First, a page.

Clairvoyant, I’m not

I have many excellent qualities, but clairvoyance isn’t one of them.  But no matter how many times I tell myself I don’t know the future, well, I think I know what is going to happen.  For many years, I’ve told myself, prepare for the worst, so I can be pleasantly surprised.  This, I’ve realized, is just one more way for me to justify my tendency toward catastrophic thinking.

Being a worst case scenario thinker isn’t all bad.  One benefit is that I tend to adjust to difficult situations quickly.  I don’t lose my head when something legitimately awful takes place.

What’s the flip side of that though?  Perhaps a tendency to give up too easily.  Because I don’t stretch myself as hard as I could, maybe I achieve success too readily, like a hurdle jumper hopping over uncooked spaghetti, conveniently distanced 2 feet apart.

When something is hard, if something isn’t working out, are you too quick to drop the thing you are working on?  Acceptance is good, but if you are flinging yourself into the lap of failure, calling it “being realistic”, are you doing the best thing there, or are you doing yourself a disservice?

I often fall back on the “realism”, on the worst-case scenario, into the status of someone who gracefully settles into failure.  And, I do it all because the first thing to pop into my head is where I think something is going.  Oh well, it must not be meant to be.  Sometimes that’s true, and you don’t want throw energy at everything.  You only have a finite supply of energy and time.  But, perhaps, acknowledge and accept that you don’t know the future.  A bad day is just a bad day.  One day, everything is crap.  The next day, the world has opened up.  A phone call, a good cup of tea, a hot shower, a walk, even just a good night’s rest could be all that is standing between you and progress.  Sometimes, it’s just your mind.

I am reading Perfectly Imperfect by Baron Baptiste, and I love it.  He says:

Every student has his or her no pose…But you actually don’t know for sure that you can’t do that pose.  What you’ve come up against isn’t necessarily a physical limitation.  Resistance can be very deceiving behind the many masks it wears.  Maybe you haven’t been able to do that pose in the past, but what about today?  The yogis say you can never step into the same river twice, because the current is always shifting and changing.  You’ve never stepped into this exact river before today…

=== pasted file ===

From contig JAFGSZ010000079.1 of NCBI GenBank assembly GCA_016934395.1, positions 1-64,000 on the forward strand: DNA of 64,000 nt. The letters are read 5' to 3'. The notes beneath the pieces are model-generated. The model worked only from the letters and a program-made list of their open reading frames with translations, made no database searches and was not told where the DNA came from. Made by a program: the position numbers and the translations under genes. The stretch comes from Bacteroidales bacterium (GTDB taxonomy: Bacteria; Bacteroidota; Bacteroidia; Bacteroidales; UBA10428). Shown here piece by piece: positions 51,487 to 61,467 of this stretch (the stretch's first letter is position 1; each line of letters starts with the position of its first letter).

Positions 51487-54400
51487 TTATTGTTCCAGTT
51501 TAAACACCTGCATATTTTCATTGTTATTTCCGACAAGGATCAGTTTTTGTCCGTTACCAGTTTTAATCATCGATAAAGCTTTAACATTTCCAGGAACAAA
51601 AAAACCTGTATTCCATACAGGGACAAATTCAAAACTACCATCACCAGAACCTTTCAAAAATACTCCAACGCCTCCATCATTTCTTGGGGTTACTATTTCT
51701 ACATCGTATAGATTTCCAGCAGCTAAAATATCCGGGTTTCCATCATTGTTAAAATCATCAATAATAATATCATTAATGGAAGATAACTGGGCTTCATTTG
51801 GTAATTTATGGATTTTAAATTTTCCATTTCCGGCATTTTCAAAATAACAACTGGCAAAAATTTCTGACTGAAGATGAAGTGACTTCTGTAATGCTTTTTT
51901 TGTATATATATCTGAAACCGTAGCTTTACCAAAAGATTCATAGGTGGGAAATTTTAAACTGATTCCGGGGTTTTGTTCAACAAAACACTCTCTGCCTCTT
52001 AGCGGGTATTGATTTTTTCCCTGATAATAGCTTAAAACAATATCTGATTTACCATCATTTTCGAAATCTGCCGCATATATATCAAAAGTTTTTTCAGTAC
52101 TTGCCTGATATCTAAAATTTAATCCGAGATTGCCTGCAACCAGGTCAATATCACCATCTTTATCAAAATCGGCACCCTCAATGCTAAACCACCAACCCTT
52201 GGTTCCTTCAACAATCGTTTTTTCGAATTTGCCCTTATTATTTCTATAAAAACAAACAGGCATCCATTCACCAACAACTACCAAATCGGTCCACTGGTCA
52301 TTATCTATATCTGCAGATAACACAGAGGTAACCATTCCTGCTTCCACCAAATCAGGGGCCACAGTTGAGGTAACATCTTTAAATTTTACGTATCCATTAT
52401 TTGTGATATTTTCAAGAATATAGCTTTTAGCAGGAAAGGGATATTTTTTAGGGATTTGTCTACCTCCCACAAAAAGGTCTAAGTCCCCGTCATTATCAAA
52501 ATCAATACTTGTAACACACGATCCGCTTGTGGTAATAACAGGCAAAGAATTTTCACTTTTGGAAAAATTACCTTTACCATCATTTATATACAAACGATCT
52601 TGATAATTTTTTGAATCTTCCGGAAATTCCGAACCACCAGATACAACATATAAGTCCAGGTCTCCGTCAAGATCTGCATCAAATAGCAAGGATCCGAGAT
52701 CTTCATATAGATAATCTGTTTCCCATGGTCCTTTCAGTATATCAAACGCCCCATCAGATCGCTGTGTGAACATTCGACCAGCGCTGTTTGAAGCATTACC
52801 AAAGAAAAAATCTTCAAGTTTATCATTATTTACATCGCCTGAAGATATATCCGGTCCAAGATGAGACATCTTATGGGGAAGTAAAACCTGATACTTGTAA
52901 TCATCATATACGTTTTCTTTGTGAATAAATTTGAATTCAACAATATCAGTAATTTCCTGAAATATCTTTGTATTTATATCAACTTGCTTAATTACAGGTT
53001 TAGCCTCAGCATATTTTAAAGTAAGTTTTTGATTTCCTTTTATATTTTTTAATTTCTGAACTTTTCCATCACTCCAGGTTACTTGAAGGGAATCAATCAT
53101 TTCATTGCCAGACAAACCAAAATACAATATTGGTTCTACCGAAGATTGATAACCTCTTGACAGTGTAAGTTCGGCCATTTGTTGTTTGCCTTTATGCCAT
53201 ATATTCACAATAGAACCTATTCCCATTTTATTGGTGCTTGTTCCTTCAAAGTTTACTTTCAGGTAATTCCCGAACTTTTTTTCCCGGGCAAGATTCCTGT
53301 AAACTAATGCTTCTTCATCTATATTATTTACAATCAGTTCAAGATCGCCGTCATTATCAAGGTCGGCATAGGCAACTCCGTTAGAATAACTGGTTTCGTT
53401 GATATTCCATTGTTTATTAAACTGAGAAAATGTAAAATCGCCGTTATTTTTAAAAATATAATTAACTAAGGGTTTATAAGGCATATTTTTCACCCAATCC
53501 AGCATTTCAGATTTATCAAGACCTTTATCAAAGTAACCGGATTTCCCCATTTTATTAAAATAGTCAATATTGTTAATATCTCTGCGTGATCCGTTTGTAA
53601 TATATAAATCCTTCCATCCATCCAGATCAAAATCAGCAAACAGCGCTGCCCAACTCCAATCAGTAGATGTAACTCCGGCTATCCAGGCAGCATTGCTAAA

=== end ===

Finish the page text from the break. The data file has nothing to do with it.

How many of us know people who act as if their assessments, personal opinions, and judgments are truth and fact?  This is a common phenomenon.  It is no surprise that people who view life as if their subjective assessments are The Truth have difficulty forming an empowering relationship with the practice and with life.  There’s no room for new possibility or perception if you are locked within your perception, holding it as the cold, objective, unmovable truth.

Today, there was something that I perceived as hard in a yoga class, and I didn’t want to even try.  I could see that a bunch of people around me didn’t want to try either.  But then I remembered this good reading I’ve been doing, and I decided to think, YES.  I will try.  And I did it.  And it was awesome.

Who knows what’s next?  I don’t know, and you don’t know.  We never step into the same river twice.  Even if the water was the same, we wouldn’t be.

Genetic Privilege–it’s for you, too

When I took the fabulously insightful Yoga for All training with Dianne Bondy and Amber Karnes, there was this great concept of genetic privilege that just blew my socks off.  In the first module, they talk about how some people have a natural ease with certain postures, and some don’t.  Dianne framed it as “genetic privilege”, which I just found so interesting, particularly when she said that everyone has it.  When I framed it in terms of myself, it had an interesting effect on me.  One, it helped me to focus on the positive, the idea that some things really do just come naturally to me.  Two, it helped me to understand that I can’t have a natural affinity for everything.  Some things are easy, some are hard.  Three, it helped me to feel a little less self-congratulatory on things that do come easily to me.  I got lucky.  Nothing to get to puffed up about there.  For some reason, I find this very freeing.

For me, I am pretty good at opening my side body.  I enjoy it, I have a nice, long torso that makes it come a little more easily.  However, I can’t really clasp my arms up behind my back and lift them.  Namaste in the back?  Ha!  Dream on!  But, by being able to be at ease with the idea that some things I do come easily, it makes me more able to accept that some really don’t.  No longer do I berate my poor, tight shoulder carriage, because heck!  I can do triangle!  The silver lining makes the grey part a little brighter.

So, next time you are on the mat, notice your strengths and weaknesses without getting too attached.  Walk that line of equanimity, thinking in a factual way, without all the emotional baggage and pay attention to what feels good, what feels instinctive.  Be okay with practices that aren’t so simple to you.  You can learn from both, if you don’t get caught up in a miserable cycle of accomplishment and failure.  Recognizing privilege doesn’t eliminate the ability to strive and improve, but it may shift your perspective.